I hope this doesn't turn into "I disagree with my partner" week around here, but here's number two. Katie writes:
"I'm hoping you and the readers can shed a little commonsense light on my current *drama*.
I'm 20-ish weeks pregnant with my 2nd child. With my first, I had planned to go natural all the way, but at a hospital; I ended up with an epidural and pitocin. I had really looked forward to trying a home birth with my second. However, my husband is completely opposed to this idea.
He knows the statistics, he respects my desires, and it's not like he's "put his foot down" or anything medieval like that. But over the course of several conversations it's become clear that what he wants (all possible medical options readily available for mother and child) is not going to change. He's all for natural birth, it just has to be at a hospital for him to feel safe. I have extremely ambivalent reactions to this. On the one hand, I am all "womyn power" and wondering what the hell right he has to tell me how to do something that a man has actually never once done -- and what if this is my last child, my last chance to maybe have a birth go maybe sorta kinda the way I want it to? On the other hand, this is his child too, and the lives of two people he loves very dearly are at stake in what can be a pretty dangerous endeavor, and it's not unreasonable for him to want to protect us by having doctors ready and waiting.
I have a feeling we're going to end up with a classic compromise, where nobody involved is happy. I am truly, physically afraid of being in the hospital again, and my biggest fear is that even if we stay home until labor is pretty far along, once we get to the hospital my labor will stop because I am so freaked out, and then it's drugs and numb legs again. But I just don't think a home birth is possible without a partner who is in it a hundred percent. If any of your readers have had a similar situation between two stubborn spouses, I'd love to hear how things turned out."
It would solve everything if there's a true birth center in your area. Then you could have a birth that doesn't terrify you, and he could have a birth that doesn't terrify him.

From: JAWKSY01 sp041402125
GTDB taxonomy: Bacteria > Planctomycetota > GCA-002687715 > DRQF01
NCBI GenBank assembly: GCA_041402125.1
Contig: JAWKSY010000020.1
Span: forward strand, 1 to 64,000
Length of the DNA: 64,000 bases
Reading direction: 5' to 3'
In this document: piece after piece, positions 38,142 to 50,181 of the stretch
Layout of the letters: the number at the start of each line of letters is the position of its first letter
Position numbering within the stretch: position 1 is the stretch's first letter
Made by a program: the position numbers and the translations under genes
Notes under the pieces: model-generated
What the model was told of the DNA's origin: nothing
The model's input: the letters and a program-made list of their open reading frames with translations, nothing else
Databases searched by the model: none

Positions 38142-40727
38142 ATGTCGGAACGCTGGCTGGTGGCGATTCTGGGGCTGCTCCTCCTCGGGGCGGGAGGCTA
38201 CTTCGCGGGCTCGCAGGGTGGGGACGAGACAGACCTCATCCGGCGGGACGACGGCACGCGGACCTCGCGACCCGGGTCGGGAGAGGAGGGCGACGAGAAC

Because that's what this really boils down to. You are terrified of being in the hospital, afraid of what's going to happen to your body and your autonomy and your child. He's terrified of not being in the hospital, afraid of what could happen to you or your child. And no matter how many stats you can show him (that planned homebirth is at least as safe if not safer for mother and baby than hospital birth, especially for a second baby) he's not going to lose that fear. No matter how many stats you can find about successful outcomes for second babies (and believe me, the second baby is ridiculously easier for almost every woman I've encountered) you're not just going to be able to lose your fear of the hospital.
Now I know there are some of you out there thinking, "What does she have to worry about? All she had was an epidural and pitocin. It's not like she had a c-section/huge episiotomy/horrific induction/preemie in the NICU/etc." Some of you probably deliberately asked for the epi and pit, and really don't get what Katie's worried about.
But this isn't misery poker. If you've read my first post on preventing PPD, you'll know that I think a Good Birth is so important for a mother. And you'll also remember my definition of a Good Birth: A Good birth is one in which you're respected as a person. So the actual details of what happened to Katie during her first birth aren't vital. What matters is that she didn't feel respected throughout the process. It sounds like she felt victimized, and she's really scared that she's just going to end up being shoved into the sausage factory again for this second birth.